Cell biologists James E. Rothman, Randy W. Schekman and Thomas C. Südhof were awarded the 2013 Nobel Prize in Physiology or Medicine on Monday for their research into how cells transport molecules.
According to a news release from the Nobel Foundation, the three scientists, all of whom work at American universities, “have discovered the molecular principles that govern how this cargo is delivered to the right place at the right time in the cell.”
Schekman is a professor of molecular and cell biology at the University of California at Berkeley, Rothman is the chairman of the department of cell biology at Yale and Südhof, who is originally from Germany, is a professor of molecular and cellular physiology at Stanford. Südhof is also an investigator at Howard Hughes Medical Institute.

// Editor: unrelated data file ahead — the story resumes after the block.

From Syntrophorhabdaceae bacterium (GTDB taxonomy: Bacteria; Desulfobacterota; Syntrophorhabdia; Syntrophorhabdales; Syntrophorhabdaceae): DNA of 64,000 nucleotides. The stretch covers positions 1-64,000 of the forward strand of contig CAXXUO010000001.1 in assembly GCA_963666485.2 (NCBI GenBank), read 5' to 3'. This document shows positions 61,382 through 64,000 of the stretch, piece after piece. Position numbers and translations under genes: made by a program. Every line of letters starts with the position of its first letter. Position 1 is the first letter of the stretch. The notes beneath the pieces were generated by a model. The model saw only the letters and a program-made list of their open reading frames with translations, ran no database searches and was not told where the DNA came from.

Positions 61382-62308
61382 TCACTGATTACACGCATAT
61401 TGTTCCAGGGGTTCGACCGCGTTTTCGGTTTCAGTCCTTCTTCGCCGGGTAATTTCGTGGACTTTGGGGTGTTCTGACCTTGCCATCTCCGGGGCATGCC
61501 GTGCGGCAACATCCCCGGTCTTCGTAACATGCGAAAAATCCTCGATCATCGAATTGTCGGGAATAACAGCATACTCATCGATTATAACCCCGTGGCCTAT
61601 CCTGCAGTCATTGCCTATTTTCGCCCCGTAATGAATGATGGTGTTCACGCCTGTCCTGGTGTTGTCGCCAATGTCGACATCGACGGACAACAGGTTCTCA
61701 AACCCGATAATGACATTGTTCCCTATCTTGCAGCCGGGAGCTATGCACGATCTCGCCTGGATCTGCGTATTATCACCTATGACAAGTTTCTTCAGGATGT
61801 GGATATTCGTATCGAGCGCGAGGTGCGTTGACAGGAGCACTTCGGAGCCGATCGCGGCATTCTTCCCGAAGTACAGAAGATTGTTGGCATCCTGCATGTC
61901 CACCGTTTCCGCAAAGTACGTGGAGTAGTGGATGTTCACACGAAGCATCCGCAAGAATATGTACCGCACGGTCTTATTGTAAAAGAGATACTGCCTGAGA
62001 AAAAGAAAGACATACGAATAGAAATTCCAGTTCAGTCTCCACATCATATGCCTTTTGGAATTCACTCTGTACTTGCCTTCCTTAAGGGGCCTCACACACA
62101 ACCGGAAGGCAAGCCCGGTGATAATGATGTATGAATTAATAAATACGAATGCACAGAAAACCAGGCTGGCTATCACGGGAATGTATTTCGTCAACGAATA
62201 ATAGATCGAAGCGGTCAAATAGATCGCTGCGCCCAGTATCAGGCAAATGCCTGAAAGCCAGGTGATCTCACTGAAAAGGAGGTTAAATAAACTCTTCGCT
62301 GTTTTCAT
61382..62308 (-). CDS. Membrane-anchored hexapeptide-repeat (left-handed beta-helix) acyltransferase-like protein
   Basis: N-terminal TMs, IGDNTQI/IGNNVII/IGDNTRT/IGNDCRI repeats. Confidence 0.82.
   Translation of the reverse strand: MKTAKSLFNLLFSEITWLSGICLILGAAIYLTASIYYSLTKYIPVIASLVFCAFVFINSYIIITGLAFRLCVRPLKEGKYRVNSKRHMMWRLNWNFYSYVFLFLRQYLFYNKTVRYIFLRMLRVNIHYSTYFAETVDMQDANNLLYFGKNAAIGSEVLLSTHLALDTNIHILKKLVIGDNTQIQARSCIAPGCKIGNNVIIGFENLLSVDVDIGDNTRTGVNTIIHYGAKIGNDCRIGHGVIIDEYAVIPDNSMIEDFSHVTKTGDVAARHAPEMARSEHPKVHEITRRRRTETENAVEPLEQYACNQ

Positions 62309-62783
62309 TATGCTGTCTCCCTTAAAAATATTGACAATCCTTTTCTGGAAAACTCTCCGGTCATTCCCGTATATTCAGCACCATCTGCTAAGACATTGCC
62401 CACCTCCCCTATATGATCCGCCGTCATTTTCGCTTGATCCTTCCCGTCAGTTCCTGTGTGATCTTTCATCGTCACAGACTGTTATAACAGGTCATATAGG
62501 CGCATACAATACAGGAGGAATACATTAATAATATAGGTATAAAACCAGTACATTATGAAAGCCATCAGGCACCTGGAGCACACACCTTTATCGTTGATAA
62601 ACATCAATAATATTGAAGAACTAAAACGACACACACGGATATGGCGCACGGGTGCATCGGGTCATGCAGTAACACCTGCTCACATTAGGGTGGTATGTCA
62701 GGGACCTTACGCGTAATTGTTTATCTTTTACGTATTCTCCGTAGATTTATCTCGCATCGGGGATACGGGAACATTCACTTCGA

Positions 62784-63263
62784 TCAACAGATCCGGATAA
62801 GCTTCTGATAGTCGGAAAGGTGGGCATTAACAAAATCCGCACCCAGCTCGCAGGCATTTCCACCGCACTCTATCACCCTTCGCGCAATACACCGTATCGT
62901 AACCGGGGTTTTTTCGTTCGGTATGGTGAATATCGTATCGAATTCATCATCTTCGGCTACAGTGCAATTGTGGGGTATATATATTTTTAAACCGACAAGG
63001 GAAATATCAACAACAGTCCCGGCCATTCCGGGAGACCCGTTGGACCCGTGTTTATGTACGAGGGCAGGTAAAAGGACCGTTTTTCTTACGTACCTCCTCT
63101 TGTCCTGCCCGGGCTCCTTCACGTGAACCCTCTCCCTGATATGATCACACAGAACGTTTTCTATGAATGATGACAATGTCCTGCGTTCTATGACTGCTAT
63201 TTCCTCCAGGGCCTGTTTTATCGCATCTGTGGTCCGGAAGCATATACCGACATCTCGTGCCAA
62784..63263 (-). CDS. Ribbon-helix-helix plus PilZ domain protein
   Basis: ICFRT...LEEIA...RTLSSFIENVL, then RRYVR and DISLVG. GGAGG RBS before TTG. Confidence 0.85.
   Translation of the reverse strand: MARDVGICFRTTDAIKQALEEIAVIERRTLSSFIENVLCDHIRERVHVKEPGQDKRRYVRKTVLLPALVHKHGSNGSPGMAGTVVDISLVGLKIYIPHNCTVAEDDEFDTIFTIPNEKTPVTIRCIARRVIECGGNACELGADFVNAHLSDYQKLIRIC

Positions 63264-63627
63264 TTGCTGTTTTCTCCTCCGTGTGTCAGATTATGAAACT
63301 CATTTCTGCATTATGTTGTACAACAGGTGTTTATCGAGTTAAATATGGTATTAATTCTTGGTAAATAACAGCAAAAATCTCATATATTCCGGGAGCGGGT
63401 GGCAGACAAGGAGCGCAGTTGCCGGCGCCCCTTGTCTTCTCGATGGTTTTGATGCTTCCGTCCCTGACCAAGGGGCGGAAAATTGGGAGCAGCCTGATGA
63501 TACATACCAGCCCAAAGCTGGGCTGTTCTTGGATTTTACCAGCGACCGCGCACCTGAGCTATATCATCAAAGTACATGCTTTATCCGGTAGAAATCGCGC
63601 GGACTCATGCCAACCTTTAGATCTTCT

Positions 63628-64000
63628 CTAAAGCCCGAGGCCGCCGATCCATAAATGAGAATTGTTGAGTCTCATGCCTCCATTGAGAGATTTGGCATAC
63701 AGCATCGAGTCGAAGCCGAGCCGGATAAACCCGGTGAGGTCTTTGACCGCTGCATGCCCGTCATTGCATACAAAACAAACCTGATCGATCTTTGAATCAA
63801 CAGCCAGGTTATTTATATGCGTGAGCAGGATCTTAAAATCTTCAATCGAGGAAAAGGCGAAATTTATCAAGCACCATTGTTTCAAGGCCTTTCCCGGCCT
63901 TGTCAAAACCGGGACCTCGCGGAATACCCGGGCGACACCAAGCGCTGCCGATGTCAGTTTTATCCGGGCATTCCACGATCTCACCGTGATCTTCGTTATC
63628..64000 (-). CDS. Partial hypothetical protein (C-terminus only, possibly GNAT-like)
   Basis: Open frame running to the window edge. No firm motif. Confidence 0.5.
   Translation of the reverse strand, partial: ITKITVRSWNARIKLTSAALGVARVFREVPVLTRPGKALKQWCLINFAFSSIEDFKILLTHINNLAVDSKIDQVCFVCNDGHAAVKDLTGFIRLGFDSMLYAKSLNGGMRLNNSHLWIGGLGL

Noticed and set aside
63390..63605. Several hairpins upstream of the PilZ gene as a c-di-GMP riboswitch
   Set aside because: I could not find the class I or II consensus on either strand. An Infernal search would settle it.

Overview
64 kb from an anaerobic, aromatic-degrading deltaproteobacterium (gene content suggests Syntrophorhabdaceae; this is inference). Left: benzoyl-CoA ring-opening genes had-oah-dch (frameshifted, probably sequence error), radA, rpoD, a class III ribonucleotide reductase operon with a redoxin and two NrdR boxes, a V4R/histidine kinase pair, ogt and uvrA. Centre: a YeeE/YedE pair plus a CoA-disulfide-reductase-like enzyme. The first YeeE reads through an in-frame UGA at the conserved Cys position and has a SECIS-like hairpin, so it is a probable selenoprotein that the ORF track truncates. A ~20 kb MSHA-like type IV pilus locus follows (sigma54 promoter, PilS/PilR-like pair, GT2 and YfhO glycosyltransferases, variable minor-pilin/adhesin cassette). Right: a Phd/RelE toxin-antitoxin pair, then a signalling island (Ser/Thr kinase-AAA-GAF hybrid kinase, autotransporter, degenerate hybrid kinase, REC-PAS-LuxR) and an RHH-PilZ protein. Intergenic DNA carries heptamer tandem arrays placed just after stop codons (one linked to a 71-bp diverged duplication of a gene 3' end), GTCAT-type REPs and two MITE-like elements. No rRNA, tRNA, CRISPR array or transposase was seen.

According to the release from the Nobel Foundation: “Randy Schekman discovered a set of genes that were required for vesicle traffic. James Rothman unravelled protein machinery that allows vesicles to fuse with their targets to permit transfer of cargo. Thomas Südhof revealed how signals instruct vesicles to release their cargo with precision.”
The work of the three newest Nobel Laureates is important because it helps scientists better understand diseases like diabetes in which the cell transportation system behaves abnormally.